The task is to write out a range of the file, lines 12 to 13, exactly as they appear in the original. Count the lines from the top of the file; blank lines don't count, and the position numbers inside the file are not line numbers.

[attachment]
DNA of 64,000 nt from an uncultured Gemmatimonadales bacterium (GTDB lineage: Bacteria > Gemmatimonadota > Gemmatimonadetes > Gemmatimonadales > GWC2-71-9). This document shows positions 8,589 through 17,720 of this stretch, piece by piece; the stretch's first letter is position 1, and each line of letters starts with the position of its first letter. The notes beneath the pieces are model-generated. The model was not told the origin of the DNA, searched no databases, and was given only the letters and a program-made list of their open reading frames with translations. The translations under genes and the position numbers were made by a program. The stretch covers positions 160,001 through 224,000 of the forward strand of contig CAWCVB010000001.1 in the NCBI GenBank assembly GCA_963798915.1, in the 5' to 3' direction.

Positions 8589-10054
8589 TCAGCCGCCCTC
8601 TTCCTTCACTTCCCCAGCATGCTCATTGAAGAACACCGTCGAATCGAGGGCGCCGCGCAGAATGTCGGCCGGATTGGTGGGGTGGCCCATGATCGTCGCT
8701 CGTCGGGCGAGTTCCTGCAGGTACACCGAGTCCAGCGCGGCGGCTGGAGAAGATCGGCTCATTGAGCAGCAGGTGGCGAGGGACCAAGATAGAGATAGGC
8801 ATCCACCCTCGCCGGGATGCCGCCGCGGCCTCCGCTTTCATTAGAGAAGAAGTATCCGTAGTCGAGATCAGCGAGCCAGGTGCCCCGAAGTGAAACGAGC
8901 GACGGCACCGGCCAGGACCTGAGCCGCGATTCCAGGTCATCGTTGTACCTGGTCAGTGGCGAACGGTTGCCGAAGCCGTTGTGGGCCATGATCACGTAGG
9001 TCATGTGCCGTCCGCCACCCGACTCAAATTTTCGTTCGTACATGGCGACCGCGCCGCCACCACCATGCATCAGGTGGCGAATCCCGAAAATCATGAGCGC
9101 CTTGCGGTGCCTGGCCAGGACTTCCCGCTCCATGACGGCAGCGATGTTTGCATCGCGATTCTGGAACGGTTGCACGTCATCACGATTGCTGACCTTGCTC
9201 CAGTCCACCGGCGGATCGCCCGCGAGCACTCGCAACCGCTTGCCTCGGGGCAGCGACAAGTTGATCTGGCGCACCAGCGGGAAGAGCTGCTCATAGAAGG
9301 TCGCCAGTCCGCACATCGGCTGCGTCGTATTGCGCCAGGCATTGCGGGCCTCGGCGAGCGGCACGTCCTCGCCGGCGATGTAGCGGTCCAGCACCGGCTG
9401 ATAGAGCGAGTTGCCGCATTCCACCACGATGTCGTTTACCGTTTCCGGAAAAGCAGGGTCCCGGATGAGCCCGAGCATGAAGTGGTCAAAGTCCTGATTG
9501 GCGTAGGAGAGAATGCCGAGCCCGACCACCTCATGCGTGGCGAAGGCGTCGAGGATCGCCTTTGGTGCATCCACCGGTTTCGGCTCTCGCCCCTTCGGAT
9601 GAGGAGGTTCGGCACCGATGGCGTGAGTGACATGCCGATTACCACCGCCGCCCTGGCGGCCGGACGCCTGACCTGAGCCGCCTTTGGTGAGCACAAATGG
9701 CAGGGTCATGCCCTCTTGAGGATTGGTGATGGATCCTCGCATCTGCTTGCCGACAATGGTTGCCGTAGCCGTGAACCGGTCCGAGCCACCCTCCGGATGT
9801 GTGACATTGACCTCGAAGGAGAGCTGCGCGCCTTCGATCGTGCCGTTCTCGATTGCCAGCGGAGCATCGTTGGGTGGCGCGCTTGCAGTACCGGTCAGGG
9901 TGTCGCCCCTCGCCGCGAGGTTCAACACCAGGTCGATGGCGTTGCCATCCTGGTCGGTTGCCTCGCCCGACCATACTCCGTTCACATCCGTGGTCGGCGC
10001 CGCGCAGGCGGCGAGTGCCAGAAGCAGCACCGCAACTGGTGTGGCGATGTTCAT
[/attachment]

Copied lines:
9401 ATAGAGCGAGTTGCCGCATTCCACCACGATGTCGTTTACCGTTTCCGGAAAAGCAGGGTCCCGGATGAGCCCGAGCATGAAGTGGTCAAAGTCCTGATTG
9501 GCGTAGGAGAGAATGCCGAGCCCGACCACCTCATGCGTGGCGAAGGCGTCGAGGATCGCCTTTGGTGCATCCACCGGTTTCGGCTCTCGCCCCTTCGGAT